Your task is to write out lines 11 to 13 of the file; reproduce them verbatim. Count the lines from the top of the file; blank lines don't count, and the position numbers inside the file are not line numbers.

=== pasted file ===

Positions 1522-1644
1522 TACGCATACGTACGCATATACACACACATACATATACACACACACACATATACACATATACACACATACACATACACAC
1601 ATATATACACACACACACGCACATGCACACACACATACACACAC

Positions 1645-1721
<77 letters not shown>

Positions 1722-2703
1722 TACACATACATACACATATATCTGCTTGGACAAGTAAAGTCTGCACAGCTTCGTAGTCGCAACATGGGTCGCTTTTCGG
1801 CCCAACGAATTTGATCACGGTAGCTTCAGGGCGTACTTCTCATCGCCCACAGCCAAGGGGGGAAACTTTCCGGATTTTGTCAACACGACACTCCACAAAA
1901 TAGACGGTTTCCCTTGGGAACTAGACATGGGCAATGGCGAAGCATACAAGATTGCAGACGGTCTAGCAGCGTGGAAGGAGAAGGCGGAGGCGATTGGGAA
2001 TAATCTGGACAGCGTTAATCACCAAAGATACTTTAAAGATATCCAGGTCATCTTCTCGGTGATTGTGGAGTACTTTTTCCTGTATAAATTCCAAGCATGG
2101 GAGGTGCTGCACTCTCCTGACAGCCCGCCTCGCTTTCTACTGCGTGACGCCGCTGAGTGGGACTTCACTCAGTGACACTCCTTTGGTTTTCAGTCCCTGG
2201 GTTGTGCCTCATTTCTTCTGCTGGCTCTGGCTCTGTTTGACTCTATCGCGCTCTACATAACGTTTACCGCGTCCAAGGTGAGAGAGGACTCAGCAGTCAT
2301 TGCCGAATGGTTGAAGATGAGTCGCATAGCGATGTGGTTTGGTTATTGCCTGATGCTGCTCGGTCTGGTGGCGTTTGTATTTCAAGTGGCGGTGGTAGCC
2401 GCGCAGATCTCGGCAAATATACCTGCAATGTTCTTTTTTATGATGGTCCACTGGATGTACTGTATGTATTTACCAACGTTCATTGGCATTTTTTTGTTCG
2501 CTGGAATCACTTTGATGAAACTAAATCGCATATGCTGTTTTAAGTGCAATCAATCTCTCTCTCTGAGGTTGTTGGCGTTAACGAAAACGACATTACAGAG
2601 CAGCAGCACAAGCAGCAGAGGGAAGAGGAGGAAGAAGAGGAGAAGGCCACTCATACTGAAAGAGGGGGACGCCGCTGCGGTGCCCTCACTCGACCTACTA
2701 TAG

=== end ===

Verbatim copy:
2101 GAGGTGCTGCACTCTCCTGACAGCCCGCCTCGCTTTCTACTGCGTGACGCCGCTGAGTGGGACTTCACTCAGTGACACTCCTTTGGTTTTCAGTCCCTGG
2201 GTTGTGCCTCATTTCTTCTGCTGGCTCTGGCTCTGTTTGACTCTATCGCGCTCTACATAACGTTTACCGCGTCCAAGGTGAGAGAGGACTCAGCAGTCAT
2301 TGCCGAATGGTTGAAGATGAGTCGCATAGCGATGTGGTTTGGTTATTGCCTGATGCTGCTCGGTCTGGTGGCGTTTGTATTTCAAGTGGCGGTGGTAGCC